Etan Thomas: Excited to Be Home With Thunder


Etan Thomas was at a family barbeque at his mother’s house in Tulsa when he got a phone call from his agent, Arn Tellem.

Good news, Tellem said. You’ve been traded to the Oklahoma City Thunder.

And with that call Monday, Thomas’ homecoming had begun.

By the time he returned back to suburban Washington, D.C., the following day, Thomas’ voice mail was completely full.

“All my friends, all my family, everybody was excited,” he said. “I’m coming back to Oklahoma … I’ll be playing in my home state. It’s great.”

Accompanied by his wife, Nichole, Thomas was in town on Thursday to complete his physical, check out the INTEGRIS Health Thunder Training Center and meet some front office personnel.

The Thunder acquired Thomas from the Minnesota Timberwolves, along with two 2010 second-round draft picks, in exchange for guards Chucky Atkins and Damien Wilkins.

Thomas, who has played only for the Washington Wizards in his six NBA seasons, already knows forwards Kevin Durant and Jeff Green, both of whom grew up outside Washington, D.C., from playing pickup basketball during the off-season. Thomas said both Durant and Green reached out to him the day he was traded.

With career averages of 6.0 points, 4.9 rebounds and 1.1 blocks, Thomas’ physical attributes, rugged play and experience is expected to help the Thunder frontcourt.

“I play hard, I play with a lot of emotion,” Thomas said. “I’m physical, aggressive, being a Big East (Syracuse) player.”

But Thomas’ talents extend beyond the basketball court.

The 6-foot-10, 260-pound center has strong political views – he once spoke at an anti-war rally in D.C. – and is an avid supporter of President Barack Obama and Democratic National Committee, for which he spoke at two stops during the campaign’s “Register For Change” bus tour.

Thomas said he became interested in current events and politics as a student at Carver Middle School in Tulsa, where he served on the speech and debate team. He started performing other people’s speeches before writing his own and it branched from there, as Thomas delved into dramatic interpretations and poetry.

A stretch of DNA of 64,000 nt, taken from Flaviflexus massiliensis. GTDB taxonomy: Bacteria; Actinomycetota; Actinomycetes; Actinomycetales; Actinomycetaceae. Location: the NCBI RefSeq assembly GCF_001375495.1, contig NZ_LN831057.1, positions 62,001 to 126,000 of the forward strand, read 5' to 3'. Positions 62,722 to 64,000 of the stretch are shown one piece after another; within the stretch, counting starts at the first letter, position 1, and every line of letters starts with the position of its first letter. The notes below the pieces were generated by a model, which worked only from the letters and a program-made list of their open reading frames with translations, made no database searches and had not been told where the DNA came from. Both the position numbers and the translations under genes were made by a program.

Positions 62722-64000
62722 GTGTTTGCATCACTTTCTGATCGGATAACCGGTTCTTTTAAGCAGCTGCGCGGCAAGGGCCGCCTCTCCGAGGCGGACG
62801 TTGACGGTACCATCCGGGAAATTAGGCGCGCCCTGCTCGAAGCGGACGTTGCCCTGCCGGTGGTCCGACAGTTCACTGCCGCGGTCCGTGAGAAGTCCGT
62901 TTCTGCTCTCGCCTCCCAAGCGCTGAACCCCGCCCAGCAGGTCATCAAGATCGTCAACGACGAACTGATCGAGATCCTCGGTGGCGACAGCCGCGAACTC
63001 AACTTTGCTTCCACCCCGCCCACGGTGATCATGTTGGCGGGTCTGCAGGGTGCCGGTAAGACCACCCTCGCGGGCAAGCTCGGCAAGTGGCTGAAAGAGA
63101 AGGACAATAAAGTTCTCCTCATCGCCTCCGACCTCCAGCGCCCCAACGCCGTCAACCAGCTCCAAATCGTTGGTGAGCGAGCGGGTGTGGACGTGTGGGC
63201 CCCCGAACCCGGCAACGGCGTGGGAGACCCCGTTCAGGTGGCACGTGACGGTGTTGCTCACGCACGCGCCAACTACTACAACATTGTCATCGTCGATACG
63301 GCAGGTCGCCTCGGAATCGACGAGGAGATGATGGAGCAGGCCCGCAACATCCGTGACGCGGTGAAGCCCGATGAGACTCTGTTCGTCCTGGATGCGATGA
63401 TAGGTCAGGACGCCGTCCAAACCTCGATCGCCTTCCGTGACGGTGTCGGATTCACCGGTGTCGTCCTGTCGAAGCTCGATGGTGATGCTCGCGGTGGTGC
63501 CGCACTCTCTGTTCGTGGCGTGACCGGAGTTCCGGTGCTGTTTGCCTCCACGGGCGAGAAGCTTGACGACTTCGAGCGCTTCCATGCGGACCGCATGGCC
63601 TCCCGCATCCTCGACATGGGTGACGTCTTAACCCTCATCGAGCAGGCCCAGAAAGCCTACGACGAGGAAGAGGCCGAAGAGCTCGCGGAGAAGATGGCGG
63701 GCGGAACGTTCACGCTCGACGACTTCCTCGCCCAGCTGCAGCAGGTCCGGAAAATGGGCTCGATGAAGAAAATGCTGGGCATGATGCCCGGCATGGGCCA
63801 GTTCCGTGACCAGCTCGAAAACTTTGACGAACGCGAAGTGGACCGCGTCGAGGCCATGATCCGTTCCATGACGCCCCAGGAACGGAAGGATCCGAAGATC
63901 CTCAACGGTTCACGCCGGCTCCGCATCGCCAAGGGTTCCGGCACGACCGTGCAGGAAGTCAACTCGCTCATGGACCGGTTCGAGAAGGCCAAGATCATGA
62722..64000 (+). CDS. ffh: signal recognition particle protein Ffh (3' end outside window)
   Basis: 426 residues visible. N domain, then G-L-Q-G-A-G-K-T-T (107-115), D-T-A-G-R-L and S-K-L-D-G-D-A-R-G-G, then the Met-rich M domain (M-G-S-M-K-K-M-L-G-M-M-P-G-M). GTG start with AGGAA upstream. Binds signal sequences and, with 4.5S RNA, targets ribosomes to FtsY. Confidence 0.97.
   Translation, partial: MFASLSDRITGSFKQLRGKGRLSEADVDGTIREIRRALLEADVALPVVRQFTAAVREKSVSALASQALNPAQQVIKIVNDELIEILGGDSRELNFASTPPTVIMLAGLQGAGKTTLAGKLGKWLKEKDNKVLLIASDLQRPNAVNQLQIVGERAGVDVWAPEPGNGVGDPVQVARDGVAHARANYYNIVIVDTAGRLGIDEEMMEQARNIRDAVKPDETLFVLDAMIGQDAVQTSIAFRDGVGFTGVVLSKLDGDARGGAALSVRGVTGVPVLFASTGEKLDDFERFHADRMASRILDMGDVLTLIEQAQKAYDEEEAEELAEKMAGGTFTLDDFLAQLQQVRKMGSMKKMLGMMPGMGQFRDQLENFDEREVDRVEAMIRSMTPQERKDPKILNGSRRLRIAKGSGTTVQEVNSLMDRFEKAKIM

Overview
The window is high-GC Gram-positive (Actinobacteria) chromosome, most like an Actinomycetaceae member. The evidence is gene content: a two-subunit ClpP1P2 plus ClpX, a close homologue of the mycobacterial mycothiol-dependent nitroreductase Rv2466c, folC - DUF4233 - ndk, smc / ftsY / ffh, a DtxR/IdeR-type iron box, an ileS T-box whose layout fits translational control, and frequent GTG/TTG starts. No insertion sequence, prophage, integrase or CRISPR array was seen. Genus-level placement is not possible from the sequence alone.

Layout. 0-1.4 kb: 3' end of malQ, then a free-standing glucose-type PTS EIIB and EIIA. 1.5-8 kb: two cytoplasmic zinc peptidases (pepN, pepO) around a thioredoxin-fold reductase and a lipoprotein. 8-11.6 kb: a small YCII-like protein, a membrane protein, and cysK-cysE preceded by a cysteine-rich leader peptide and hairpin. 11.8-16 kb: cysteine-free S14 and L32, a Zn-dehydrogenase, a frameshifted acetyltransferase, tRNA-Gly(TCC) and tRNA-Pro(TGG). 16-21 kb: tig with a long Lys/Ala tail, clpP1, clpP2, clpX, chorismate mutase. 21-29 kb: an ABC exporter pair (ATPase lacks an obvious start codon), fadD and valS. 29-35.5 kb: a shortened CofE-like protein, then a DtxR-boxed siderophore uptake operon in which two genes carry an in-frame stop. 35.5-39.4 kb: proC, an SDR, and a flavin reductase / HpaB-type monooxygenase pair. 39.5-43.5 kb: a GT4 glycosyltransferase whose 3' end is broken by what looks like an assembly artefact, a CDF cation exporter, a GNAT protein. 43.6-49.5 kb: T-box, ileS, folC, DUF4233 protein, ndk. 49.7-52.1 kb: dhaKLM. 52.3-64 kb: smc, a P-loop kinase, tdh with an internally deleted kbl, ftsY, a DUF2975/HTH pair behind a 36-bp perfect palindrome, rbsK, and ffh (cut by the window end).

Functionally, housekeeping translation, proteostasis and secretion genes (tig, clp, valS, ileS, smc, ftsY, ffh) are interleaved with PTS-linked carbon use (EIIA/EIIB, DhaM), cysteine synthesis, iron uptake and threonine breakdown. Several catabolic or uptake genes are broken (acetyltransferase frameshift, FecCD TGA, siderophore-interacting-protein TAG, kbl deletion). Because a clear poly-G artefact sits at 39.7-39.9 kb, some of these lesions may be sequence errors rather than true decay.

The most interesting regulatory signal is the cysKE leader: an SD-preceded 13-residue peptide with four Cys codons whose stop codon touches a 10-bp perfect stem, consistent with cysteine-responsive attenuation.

Poetry, Thomas said, was an extension of his speech writing, and he counts Shakespeare as well as contemporary poets such as Last Poets, Amiri Baraka, Nikki Giovanni, Saul Williams and Black Ice among his favorites.

Thomas has had his work published in multiple mediums, with his acclaimed book of poems, “More Than An Athlete,” at the forefront. He’s also a contributing writer for and and currently has a book project called "Voices of the Future," which encourages people to write about political and everyday topics.

“Each chapter is going to be a political topic,” Thomas said. “I’m going to start a chapter off with a poem and then all their writings will come after it. So they’ll submit different writings. It’s really just encouraging young people to write.”

One speech that Thomas recalled on Thursday dated back to high school. It was about breaking down stereotypes, and it took him all the way to a tournament at Harvard University.

“It was like one of those times where something hits you and you can’t stop writing,” Thomas said. “It was one of those types of experiences that I was writing about – how I’m perceived, how you don’t see the interior, you just see the exterior, and stereotypes and things like that. And I went into detail with that. This was in high school. I was like 16, and it just went from there.”

It was through his high school speech and debate team that Thomas became familiar with Oklahoma City, where he often traveled for competitions as well as AAU tournaments.

Even during breaks at Syracuse University, Thomas, who proudly made reference to his back-to-back state championship basketball team at Booker T. Washington High in Tulsa, would make trips to Norman to visit high school friends who attended the University of Oklahoma.

As a kid, Thomas never thought he’d see the day that Oklahoma would have a professional basketball team.

Now that the Thunder is here, he couldn’t be happier. And having the chance to play against his new teammates last season has him optimistic about the organization’s future.

“They play hard,” Thomas said. “It’s a young team, an exciting team. Like I said, I already know Kevin and Jeff and I know their work ethic and everybody’s just going to branch off from them and see how they work and see how they’re professionals to the game. I think this is going to be an exciting year.”

Contact Chris Silva